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spelling 2018-09-04T10:41:35.1481275 v2 40694 2018-06-12 Differences in step characteristics and linear kinematics between rugby players and sprinters during initial sprint acceleration 534588568c1936e94e1ed8527b8c991b 0000-0003-2229-3310 Neil Bezodis Neil Bezodis true false 2018-06-12 STSC The initial steps of a sprint are important in team sports, such as rugby, where there is an inherent requirement to maximally accelerate over short distances. Current understanding of sprint acceleration technique is primarily based on data from track and field sprinters, although whether this information is transferable to athletes such as rugby players is unclear, due to differing ecological constraints. Sagittal plane video data were collected (240 Hz) and manually digitised to calculate the kinematics of professional rugby forwards (n = 15) and backs (n = 15), and sprinters (n = 18; 100 m personal best range = 9.96–11.33 s) during the first three steps of three maximal sprint accelerations. Using a between-group research design, differences between groups were determined using magnitude-based inferences, and within-group relationships between technique variables and initial sprint acceleration performance were established using correlation. Substantial between-group differences were observed in multiple variables. Only one variable, toe-off distance, differed between groups (d = −0.42 to −2.62) and also demonstrated meaningful relationships with sprint performance within all three groups (r = −0.44 to −0.58), whereby a stance foot position more posterior relative to the centre of mass at toe-off was associated with better sprint performance. While toe-off distance appears to be an important technical feature for sprint acceleration performance in both sprinters and rugby players, caution should be applied to the direct transfer of other kinematic information from sprinters to inform the technical development of acceleration in team sports athletes. Journal Article European Journal of Sport Science 1 11 1746-1391 1536-7290 Biomechanics, constraints, rugby union, sprinting, technique 31 12 2018 2018-12-31 10.1080/17461391.2018.1490459 COLLEGE NANME Sport and Exercise Sciences COLLEGE CODE STSC Swansea University 2018-09-04T10:41:35.1481275 2018-06-12T09:29:49.9019060 Faculty of Science and Engineering School of Aerospace, Civil, Electrical, General and Mechanical Engineering - Sport and Exercise Sciences James J. Wild 1 Ian N. Bezodis 2 Jamie S. North 3 Neil Bezodis 0000-0003-2229-3310 4 0040694-12062018135404.pdf wild2018.pdf 2018-06-12T13:54:04.0170000 Output 485809 application/pdf Accepted Manuscript true 2019-07-11T00:00:00.0000000 true eng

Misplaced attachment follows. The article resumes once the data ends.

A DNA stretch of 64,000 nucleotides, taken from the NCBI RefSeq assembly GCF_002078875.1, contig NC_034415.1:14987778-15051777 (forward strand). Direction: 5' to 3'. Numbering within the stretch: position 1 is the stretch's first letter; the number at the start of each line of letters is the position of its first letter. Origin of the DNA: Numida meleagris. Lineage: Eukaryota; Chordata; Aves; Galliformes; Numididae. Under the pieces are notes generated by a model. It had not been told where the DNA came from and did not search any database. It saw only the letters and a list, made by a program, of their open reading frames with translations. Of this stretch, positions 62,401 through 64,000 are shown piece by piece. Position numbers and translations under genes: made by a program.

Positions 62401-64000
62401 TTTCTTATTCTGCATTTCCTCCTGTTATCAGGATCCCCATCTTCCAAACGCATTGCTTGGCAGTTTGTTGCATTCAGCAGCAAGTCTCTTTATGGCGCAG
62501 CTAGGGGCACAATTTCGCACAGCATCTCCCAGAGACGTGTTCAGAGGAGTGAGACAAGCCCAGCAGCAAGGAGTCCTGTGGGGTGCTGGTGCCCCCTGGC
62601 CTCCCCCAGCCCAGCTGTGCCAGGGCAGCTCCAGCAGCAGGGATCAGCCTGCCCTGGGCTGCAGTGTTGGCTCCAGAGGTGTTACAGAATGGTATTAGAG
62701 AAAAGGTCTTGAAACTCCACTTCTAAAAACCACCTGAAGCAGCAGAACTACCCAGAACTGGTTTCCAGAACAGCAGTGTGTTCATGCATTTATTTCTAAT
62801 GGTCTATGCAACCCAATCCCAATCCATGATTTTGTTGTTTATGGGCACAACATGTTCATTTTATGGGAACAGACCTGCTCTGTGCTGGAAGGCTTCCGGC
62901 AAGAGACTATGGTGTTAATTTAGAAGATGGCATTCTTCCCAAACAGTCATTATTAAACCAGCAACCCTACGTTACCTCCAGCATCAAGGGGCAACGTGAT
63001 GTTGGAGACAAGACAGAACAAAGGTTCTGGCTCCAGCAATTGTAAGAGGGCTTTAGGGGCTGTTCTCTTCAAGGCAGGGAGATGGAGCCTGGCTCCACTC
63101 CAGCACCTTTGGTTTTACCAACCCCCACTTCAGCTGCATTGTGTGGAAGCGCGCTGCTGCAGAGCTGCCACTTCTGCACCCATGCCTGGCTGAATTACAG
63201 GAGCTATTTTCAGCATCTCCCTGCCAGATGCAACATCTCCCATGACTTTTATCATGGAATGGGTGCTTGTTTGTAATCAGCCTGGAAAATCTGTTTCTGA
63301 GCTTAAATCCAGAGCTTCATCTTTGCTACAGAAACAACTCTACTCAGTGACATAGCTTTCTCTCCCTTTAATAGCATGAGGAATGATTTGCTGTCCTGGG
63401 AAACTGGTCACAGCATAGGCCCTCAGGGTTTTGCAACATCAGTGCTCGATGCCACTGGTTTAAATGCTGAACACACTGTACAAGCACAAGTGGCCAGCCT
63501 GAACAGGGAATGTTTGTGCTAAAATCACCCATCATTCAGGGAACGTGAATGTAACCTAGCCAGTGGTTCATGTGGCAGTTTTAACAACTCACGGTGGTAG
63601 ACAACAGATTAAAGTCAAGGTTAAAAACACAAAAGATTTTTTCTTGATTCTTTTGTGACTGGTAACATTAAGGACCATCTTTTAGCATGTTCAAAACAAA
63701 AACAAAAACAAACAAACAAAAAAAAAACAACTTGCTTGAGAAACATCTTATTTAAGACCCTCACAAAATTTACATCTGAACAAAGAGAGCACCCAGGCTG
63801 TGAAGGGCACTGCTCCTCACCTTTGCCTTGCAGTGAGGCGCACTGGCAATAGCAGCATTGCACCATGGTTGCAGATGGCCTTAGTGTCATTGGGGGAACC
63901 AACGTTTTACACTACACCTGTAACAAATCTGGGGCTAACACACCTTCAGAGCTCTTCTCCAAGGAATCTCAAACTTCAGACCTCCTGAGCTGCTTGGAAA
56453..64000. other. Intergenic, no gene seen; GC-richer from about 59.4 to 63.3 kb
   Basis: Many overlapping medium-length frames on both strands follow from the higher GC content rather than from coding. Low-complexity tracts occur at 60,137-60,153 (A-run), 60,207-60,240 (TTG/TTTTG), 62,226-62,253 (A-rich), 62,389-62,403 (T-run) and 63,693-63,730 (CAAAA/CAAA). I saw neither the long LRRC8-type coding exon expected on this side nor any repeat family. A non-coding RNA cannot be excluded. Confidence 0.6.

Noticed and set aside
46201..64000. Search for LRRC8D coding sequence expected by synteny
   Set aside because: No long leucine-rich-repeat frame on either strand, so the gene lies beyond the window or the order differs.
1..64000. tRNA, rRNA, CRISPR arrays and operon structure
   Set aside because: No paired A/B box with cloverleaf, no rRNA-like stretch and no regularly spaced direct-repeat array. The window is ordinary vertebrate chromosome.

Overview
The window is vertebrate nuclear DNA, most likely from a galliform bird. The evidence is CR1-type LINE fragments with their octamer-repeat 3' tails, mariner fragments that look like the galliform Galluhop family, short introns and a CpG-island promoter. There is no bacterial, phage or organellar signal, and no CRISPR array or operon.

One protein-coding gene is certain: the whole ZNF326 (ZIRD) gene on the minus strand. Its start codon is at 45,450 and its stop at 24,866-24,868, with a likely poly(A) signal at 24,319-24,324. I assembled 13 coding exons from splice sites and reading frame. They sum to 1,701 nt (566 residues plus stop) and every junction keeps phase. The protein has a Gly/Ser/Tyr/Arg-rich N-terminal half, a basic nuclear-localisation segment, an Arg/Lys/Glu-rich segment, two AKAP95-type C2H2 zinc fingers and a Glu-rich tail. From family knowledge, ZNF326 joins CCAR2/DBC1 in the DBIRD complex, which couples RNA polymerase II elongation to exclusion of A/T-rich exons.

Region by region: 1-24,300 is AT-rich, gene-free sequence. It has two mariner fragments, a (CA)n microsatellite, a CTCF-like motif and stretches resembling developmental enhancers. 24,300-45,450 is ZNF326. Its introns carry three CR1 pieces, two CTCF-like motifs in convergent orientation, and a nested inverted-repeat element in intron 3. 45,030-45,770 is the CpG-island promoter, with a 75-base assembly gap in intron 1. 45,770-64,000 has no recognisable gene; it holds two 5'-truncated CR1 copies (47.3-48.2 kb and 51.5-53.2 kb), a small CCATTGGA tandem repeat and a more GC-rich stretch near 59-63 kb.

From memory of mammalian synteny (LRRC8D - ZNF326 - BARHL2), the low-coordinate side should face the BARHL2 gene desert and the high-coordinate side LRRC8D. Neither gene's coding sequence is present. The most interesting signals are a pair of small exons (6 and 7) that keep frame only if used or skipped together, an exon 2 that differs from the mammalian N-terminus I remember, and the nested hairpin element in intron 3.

title Differences in step characteristics and linear kinematics between rugby players and sprinters during initial sprint acceleration